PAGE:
How did Ariel Investments’ flagship Ariel Fund, investor class, become the top-performing mid-cap core fund since the March 9, 2009, stock market bottom, according to Lipper, during a time when value investing, which is its calling, was out of favor and the fund charged an expense ratio slightly above 1%?
A new report, “From the Front Lines of the Financial Crisis,” plus a media briefing with Ariel’s CEO, John Rogers; investment head, Charles Bobrinskoy; and research director, Timothy Fidler, provides some answers, including lessons the Chicago-based $13 billion employee-owned firm learned from the crisis.
Here are some of the highlights:
A focus on balance sheets. During the financial crisis, ratings agencies were slow to downgrade corporate debt, and banks, worried about ability of companies to service their debt, often refused to refinance debt, according to Bobrinskoy. As a result, companies had to issue equity to raise funds to service their debt, he explained.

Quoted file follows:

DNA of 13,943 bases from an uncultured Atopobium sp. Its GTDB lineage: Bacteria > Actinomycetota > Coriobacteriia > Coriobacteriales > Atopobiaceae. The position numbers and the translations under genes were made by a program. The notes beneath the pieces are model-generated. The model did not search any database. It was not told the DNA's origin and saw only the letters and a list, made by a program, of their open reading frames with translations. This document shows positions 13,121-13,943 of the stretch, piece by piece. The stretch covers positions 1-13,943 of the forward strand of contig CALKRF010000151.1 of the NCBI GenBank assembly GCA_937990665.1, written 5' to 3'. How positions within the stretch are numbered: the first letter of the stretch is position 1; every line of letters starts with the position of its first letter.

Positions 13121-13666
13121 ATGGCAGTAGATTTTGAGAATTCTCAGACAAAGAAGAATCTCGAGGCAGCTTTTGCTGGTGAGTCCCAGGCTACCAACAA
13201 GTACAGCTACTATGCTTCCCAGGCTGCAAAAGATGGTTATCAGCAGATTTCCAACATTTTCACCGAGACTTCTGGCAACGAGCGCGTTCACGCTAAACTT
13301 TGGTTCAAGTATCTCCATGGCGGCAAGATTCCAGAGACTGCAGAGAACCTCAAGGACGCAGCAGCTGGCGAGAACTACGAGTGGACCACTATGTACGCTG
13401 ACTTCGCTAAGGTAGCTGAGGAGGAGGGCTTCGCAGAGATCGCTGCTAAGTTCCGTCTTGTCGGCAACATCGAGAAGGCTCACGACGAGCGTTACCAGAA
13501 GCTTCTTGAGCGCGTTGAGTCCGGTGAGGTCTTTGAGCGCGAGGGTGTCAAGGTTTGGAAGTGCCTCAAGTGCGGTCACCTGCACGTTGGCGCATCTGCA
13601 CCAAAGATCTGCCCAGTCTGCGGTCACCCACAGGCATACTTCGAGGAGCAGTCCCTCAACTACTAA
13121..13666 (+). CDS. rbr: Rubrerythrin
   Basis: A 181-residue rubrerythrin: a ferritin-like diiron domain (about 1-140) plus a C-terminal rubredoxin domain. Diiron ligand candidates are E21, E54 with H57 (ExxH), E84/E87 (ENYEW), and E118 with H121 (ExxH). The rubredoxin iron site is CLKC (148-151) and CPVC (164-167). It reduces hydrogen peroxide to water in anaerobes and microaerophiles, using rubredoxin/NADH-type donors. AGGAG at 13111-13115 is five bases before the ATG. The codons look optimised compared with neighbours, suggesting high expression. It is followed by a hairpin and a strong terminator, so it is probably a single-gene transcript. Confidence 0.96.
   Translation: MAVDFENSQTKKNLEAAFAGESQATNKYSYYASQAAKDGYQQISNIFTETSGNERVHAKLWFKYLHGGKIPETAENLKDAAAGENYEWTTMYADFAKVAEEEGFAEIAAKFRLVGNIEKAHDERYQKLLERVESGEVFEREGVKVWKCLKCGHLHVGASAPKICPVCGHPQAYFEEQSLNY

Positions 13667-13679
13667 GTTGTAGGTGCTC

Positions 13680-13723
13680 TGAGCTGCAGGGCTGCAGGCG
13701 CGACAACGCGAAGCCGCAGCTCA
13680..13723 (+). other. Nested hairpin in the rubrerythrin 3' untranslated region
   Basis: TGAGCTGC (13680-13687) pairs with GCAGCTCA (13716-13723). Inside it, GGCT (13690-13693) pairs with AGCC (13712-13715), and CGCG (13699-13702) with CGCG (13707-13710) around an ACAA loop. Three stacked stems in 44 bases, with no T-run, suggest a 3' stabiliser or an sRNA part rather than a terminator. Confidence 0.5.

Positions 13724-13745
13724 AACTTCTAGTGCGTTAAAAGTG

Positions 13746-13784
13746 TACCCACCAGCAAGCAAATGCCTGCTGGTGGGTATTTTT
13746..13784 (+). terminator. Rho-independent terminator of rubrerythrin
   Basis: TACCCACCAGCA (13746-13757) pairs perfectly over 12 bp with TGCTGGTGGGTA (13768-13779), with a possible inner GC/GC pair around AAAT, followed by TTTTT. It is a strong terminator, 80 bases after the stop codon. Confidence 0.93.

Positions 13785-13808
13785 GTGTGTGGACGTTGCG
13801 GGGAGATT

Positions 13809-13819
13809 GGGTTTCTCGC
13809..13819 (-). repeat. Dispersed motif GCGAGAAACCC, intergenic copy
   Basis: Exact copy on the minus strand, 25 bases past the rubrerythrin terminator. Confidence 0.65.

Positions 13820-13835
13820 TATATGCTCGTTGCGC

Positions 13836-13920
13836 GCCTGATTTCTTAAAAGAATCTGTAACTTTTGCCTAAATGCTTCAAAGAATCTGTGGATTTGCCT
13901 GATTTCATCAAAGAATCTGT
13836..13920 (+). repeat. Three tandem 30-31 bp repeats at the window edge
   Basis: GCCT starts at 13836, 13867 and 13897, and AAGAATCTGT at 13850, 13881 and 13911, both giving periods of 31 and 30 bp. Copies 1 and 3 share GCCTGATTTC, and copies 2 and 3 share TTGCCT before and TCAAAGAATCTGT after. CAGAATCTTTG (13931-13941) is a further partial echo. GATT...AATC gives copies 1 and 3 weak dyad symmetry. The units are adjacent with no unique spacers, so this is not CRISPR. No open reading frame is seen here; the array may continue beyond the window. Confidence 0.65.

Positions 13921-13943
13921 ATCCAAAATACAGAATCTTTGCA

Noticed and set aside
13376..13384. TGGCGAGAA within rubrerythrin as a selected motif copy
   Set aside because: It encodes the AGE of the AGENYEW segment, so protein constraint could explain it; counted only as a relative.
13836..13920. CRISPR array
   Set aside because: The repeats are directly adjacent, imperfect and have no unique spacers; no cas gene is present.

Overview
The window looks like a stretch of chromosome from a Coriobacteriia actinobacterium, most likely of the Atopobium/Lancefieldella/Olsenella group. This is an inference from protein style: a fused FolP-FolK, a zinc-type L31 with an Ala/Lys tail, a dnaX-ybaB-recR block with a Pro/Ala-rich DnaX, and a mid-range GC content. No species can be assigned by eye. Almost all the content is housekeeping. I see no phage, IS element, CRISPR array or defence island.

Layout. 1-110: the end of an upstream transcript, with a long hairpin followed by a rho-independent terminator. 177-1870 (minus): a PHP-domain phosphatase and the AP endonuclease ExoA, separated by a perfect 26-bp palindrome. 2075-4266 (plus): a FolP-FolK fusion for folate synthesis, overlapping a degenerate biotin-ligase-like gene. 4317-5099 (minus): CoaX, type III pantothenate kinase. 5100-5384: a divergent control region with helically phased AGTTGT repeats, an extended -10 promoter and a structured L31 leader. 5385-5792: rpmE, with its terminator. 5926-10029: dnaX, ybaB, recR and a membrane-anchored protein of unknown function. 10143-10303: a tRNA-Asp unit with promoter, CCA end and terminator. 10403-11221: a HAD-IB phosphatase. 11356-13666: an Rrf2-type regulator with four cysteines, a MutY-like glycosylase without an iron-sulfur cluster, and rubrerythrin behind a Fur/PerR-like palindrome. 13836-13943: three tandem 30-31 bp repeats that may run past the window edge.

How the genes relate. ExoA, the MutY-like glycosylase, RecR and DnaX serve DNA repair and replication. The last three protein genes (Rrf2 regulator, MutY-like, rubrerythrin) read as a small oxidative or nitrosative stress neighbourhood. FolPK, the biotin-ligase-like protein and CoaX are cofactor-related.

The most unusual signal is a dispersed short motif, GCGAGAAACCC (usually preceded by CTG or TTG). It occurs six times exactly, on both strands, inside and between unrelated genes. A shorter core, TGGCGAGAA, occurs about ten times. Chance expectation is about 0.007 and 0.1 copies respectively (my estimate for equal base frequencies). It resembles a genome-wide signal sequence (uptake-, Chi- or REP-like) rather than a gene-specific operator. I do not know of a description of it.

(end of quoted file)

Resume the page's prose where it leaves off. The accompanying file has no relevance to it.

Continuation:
Even Tiffany, a company Ariel owned then and now, wasn’t able to refinance debt in 2009 due to fears of massive deleveraging. Then Warren Buffett agreed to buy the company’s debt, eventually buying $250 million worth.
“Debt levels will be important in the next downturn,” Bobrinskoy said, noting that they have been rising while many A-rated credits have been downgraded to BBB. He said studying debt covenants and following the credit default swap market — “they are betting on companies every day” — can help uncover balance sheet issues.
The importance of behavioral finance. “It’s one thing to study behavioral finance… it’s another thing to try to put it to work,” said Bobrinskoy, who like Fidler received his MBA from the University of Chicago Booth School of Business where Richard Thaler, one of the founding fathers of the discipline, teaches and where former Ariel board member Tobias Moskowitz, another adherent, also taught.
Bobrinskoy said that every member of his department did a self-assessment of their own biases and which ones they thought the firm as a whole was exhibiting, and they uncovered several: the endowment effect, which overvalues stocks the firm owns relative to those it doesn’t; anchoring estimates, whereby a firm is slow to incorporate new information about a company; and loss aversion — “all human beings put more weight on losses than gains” — which leads to a reluctance to sell stocks that have lost value.